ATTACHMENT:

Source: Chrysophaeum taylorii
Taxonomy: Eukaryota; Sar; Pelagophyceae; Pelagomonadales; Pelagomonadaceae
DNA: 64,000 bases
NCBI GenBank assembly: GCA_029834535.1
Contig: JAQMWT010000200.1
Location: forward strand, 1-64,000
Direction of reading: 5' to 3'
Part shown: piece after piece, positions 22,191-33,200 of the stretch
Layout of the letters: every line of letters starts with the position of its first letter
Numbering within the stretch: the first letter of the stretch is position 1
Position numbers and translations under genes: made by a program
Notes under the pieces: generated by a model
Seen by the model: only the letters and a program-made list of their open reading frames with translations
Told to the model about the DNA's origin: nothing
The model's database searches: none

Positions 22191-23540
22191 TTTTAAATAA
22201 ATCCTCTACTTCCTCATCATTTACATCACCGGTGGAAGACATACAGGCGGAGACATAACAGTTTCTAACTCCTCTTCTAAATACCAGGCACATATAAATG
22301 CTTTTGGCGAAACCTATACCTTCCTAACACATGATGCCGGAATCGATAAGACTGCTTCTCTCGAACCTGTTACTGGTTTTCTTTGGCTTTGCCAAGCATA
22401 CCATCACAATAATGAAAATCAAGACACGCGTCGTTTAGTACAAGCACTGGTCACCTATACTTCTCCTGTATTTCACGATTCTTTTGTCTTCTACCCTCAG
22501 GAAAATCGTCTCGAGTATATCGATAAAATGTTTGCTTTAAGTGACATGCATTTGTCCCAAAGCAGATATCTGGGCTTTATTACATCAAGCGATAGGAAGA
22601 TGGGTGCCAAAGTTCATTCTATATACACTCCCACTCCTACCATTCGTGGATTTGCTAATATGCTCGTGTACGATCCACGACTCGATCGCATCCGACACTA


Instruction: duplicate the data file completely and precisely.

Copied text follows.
Source: Chrysophaeum taylorii
Taxonomy: Eukaryota; Sar; Pelagophyceae; Pelagomonadales; Pelagomonadaceae
DNA: 64,000 bases
NCBI GenBank assembly: GCA_029834535.1
Contig: JAQMWT010000200.1
Location: forward strand, 1-64,000
Direction of reading: 5' to 3'
Part shown: piece after piece, positions 22,191-33,200 of the stretch
Layout of the letters: every line of letters starts with the position of its first letter
Numbering within the stretch: the first letter of the stretch is position 1
Position numbers and translations under genes: made by a program
Notes under the pieces: generated by a model
Seen by the model: only the letters and a program-made list of their open reading frames with translations
Told to the model about the DNA's origin: nothing
The model's database searches: none

Positions 22191-23540
22191 TTTTAAATAA
22201 ATCCTCTACTTCCTCATCATTTACATCACCGGTGGAAGACATACAGGCGGAGACATAACAGTTTCTAACTCCTCTTCTAAATACCAGGCACATATAAATG
22301 CTTTTGGCGAAACCTATACCTTCCTAACACATGATGCCGGAATCGATAAGACTGCTTCTCTCGAACCTGTTACTGGTTTTCTTTGGCTTTGCCAAGCATA
22401 CCATCACAATAATGAAAATCAAGACACGCGTCGTTTAGTACAAGCACTGGTCACCTATACTTCTCCTGTATTTCACGATTCTTTTGTCTTCTACCCTCAG
22501 GAAAATCGTCTCGAGTATATCGATAAAATGTTTGCTTTAAGTGACATGCATTTGTCCCAAAGCAGATATCTGGGCTTTATTACATCAAGCGATAGGAAGA
22601 TGGGTGCCAAAGTTCATTCTATATACACTCCCACTCCTACCATTCGTGGATTTGCTAATATGCTCGTGTACGATCCACGACTCGATCGCATCCGACACTA